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Basket he dips fo often in the Water, as till the Sand being washed clean away leaves the Cockles behind: And it is worth our observation, That this fort of Cockle is not to be found, as far as I could hear of, at any other of the Leeward Charibee Islands; nay, that they have been carried down to Saint Chriftopher's, but would not propagate there, though the furthest part of that Island is no more than thirty Miles off, and the neareft end within four or five Miles of Nevis. Antigua has an incomparable kind of Sea Fish (whose name I do not remember) that is peculiar to its self; for it is not found at any other of our Islands. We have a good Spring and short Stream in our white Ground at Nevis, which yield us Mud Fishes, that are reckoned the richest Fish we have: But I always thought the Cavally (a Sea Fish) the finest eating of any; it is a deep bodied Fish, weighs four or five pounds, and tastes not unlike an English Maccarel; it is a very firm Fish.
3. Nevis produces a Tree called Dog-wood; and when seven or eight Gentlemen have an inclination to divert themselves with fishing (or more properly speaking with Fish-hunting,) they fend each of them a Negro Slave to the Woods, in order to fetch fome of the Bark which grows upon its Roots: this Bark is next morning poundvery fmall with Stones, put into old Sacks,
carried into the rocky part of the Seas, steeped till thoroughly foaked with the Salt Water, and then well fqueezed by our Negroes to get out the Juice: This Juice immediately colours the Sea, and ftains it with a reddish hue; and being of a poisonous nature, will in an hour's time (that is to say about eleven a clock in the forenoon, ten being the usual time of beginning of this diverfion) make the Fishes such as Groopers, Rock-fifh, Old Wives, Welchmen, &c. fo drunk or intoxicated, as to fwim on the Surface of the Water quite heedlefs of the danger: the Gentlemen then fend in their Negroes who purfue (both fwimming and diving) the poor Fifles, till they catch them with their hands; they themselves ftanding by on high Rocks to fee the Paftime.b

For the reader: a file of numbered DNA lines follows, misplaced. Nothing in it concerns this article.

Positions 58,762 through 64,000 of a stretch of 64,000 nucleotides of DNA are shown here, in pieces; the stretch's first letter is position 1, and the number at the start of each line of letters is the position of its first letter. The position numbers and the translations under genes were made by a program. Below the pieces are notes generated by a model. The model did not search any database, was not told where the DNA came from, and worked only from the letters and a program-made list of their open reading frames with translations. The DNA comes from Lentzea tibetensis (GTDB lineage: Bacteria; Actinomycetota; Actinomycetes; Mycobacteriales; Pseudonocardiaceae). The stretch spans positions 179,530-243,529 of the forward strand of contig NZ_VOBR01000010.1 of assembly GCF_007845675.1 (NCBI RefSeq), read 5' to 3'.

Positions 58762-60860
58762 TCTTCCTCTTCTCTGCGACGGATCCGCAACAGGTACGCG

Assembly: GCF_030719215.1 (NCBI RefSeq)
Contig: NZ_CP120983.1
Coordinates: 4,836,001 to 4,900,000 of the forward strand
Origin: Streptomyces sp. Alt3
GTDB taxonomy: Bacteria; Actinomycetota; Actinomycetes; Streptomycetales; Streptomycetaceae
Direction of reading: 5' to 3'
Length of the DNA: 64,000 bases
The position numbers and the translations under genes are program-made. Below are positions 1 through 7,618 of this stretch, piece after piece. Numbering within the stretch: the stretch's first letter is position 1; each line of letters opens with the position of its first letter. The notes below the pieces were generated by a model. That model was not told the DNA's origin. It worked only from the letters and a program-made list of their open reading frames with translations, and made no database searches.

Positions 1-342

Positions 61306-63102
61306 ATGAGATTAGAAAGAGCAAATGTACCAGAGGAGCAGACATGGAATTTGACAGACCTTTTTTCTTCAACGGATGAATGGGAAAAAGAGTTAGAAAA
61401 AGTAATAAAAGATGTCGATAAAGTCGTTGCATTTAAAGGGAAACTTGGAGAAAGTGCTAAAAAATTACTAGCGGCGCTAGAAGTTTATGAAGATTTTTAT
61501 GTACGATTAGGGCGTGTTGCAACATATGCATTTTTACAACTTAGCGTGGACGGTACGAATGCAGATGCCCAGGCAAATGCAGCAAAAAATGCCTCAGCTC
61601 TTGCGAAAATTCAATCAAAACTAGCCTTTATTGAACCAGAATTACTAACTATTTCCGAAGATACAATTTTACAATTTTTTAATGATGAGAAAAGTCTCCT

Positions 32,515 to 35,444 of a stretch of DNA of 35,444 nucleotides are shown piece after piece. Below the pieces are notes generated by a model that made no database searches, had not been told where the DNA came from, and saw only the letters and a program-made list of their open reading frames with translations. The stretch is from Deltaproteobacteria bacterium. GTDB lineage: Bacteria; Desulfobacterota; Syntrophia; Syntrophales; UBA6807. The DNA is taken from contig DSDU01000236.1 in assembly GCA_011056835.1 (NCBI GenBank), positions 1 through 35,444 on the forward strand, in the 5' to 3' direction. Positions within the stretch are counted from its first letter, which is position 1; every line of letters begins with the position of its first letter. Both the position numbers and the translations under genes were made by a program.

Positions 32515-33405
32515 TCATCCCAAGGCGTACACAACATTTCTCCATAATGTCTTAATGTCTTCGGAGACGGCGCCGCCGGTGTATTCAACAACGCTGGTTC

4. The Poison kills millions of the small Fry; and indeed I can affign no`reason why they should not likewise destroy the Shell-fishes who lie at the bottom, and of courfe are lefs qualified to efcape its effects by paffing into the adjacent purer Water; befides, they must naturally die in confiderable numbers every year; fo that in fhort, it is no wonder at all, if in our Hurricane Months, viz. July, August and September, their Shells are caft in confiderable quantities on the rocky Shore..
b Note, That Herman Moll's Brittish Empire in America, defcribes feveral ftrange Fishes peculiar to these Seas, that I never could fee or hear of.
5. That they are fo caft up is certain; but then let me tell you, that their Colours are no ways bright and beautiful, till they have lain upon the Sea-fhore for fome time, to dry and polish by the Sun's hot Rays that will foon fcorch off fuch Mofs or Soil as may stick about them for a while at first, and hinder the eye from perceiving those exquifite (inimitable) strokes of Nature's finest Pencil with which they are all over adorned.